When Jim Harbaugh was hired to be Michigan's head coach ahead of the 2015 season, he came to Ann Arbor with the reputation of being a quarterback whisperer.
He was viewed as the key factor in the development and eventual superstardom of Andrew Luck at Stanford, and then later with Colin Kaepernick at San Francisco. Rich Gannon and Alex Smith were other NFL quarterbacks who thrived under his direction.
That expertise was supposed to put Michigan over the hump. The Wolverines hadn't been truly relevant on the national stage since the preseason of 2007, when a senior-laden offense was expected to make a national title run. Eight consecutive seasons of absolutely delicious mediocrity followed, with three different head coaches (Lloyd Carr, Rich Rodriguez and Brady Hoke) filtering through the program.
Year one of the Harbaugh era seemed to validate Harbaugh's quarterback-friendly reputation. Senior starter Jake Rudock, a transfer from Iowa, posted career-best numbers in completion percentage (64 percent, up from 61 percent), passing yards (3,017, up from 2,436) and touchdowns (20, up from 16).
But the signal-callers in Ann Arbor have been a mixed bag ever since. Wilton Speight took over in 2016 and was spectacularly average, completing 61 percent of his passes for 2,538 yards and 18 touchdowns against seven interceptions. A year later, Speight battled injuries and a pair of backups (John O'Korn and Brandon Peters) combined to produce a miserable 2,226 passing yards on the season while completing just 53.5 percent of their passes. The three quarterbacks threw more interceptions that year (10) than touchdowns (nine).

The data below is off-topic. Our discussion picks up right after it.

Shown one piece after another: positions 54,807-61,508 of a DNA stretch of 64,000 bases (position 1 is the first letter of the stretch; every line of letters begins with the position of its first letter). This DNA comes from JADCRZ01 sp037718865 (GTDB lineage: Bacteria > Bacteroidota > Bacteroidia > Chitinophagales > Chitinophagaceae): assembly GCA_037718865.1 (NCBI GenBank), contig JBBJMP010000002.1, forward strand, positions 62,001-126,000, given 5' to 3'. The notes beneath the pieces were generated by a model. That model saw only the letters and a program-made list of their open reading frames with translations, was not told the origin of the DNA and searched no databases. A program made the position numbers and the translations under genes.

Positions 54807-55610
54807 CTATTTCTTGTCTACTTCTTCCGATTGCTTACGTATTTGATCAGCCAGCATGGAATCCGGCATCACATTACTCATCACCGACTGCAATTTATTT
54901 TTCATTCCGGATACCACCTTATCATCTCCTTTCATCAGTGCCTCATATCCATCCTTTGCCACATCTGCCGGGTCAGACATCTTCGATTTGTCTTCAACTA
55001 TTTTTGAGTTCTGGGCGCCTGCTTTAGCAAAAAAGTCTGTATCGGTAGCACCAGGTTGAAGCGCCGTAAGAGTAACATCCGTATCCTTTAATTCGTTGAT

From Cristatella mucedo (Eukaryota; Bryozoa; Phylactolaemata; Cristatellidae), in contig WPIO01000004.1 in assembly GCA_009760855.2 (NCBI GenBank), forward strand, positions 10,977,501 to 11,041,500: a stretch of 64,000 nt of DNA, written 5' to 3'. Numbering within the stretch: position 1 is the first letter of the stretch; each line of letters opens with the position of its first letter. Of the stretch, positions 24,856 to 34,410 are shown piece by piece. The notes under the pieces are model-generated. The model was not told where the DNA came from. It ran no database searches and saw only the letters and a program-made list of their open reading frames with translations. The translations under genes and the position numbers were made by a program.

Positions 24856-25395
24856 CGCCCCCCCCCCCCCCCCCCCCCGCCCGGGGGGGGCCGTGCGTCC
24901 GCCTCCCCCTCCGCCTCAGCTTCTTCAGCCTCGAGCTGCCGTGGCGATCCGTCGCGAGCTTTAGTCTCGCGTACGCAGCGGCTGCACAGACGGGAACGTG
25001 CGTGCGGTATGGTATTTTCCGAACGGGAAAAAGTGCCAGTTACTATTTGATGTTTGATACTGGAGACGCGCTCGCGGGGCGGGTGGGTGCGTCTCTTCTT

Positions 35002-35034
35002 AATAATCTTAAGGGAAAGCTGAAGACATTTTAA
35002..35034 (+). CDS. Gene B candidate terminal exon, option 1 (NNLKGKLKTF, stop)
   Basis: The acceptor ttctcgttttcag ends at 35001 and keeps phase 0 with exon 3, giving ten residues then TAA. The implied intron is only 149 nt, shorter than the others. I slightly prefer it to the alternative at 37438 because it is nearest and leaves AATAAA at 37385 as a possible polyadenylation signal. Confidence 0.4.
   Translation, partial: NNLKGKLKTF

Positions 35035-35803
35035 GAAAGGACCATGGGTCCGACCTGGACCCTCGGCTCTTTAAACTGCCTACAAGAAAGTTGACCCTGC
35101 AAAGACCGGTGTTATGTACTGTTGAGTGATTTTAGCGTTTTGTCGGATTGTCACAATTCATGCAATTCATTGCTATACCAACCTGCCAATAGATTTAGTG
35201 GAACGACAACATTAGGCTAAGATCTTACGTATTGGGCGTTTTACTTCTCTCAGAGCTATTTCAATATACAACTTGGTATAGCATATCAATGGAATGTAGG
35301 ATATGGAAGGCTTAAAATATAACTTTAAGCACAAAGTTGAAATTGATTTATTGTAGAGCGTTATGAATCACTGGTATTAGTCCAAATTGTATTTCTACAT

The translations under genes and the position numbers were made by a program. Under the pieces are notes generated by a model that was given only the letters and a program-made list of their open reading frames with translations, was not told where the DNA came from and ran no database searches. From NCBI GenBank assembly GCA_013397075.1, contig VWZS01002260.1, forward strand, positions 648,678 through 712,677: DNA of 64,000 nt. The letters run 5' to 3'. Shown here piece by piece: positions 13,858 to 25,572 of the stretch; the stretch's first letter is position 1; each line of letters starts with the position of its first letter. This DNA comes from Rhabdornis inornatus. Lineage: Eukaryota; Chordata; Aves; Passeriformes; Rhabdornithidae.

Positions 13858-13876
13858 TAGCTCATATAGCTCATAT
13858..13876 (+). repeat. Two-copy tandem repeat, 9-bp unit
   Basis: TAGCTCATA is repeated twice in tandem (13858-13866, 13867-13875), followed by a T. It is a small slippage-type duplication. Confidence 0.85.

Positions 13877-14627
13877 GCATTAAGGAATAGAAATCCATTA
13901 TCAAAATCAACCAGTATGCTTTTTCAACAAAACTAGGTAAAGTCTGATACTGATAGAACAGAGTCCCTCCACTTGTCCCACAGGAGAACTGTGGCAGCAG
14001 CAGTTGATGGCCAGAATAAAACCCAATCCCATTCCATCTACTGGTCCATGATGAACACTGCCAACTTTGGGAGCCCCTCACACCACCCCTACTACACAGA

All that was supposed to change when Harbaugh got his guy in 2018. Shea Patterson, a former five-star prospect who played his first two seasons at Ole Miss, transferred to Michigan with immediate eligibility. A solid junior year in which Patterson completed 64.6 percent of his passes for 2,600 yards and 22 touchdowns (with only seven interceptions) had Michigan on the doorstep of a College Football Playoff berth when it visited Ohio State in the final week of the regular season.
The result for Patterson and Michigan was a historic beatdown. Patterson completed just 58 percent of his passes for 187 yards against arguably the worst Ohio State defense this century, while on the other side of the field, the Buckeyes' record-setting quarterback in Dwayne Haskins went for 396 yards and six touchdowns against what was previously the nation's top-ranked defense.
Patterson wasn't able to build on that junior season. Michigan entered 2019 as the favorite to win the Big Ten, but Patterson took a step back. He only completed more than 60 percent of his passes in just four of Michigan's 13 games, and those contests were against Army, Rutgers, Michigan State and Indiana.
Looking back to 2015, that's a bumpy road for Michigan's quarterbacks, particularly under a coach who was supposed to elevate the level of play at that position. The narrative that Harbaugh is one of the country's top quarterback gurus has faltered, and that's a weight that Michigan's new quarterback in 2020 will have to bear.
With Patterson's departure, a position battle between Dylan McCaffrey and Joe Milton was supposed to kick off during spring practice. Of course, the coronavirus pandemic halted spring camps across the country, pushing the team's biggest question back to fall camp.
While Harbaugh and the coaching staff say McCaffrey and Milton are on even ground, McCaffrey is widely expected to be named the starter ahead of Michigan's season-opener against a solid Washington team on the road.
Whoever gets the nod, be it McCaffrey or Milton, is going to face more pressure than the inherent demand a year-in, year-out quarterback experiences. They'll also be tasked with rebuilding part of Harbaugh's brand while trying to get Michigan to a place it hasn't been in 18 years – atop the league standings as Big Ten champions.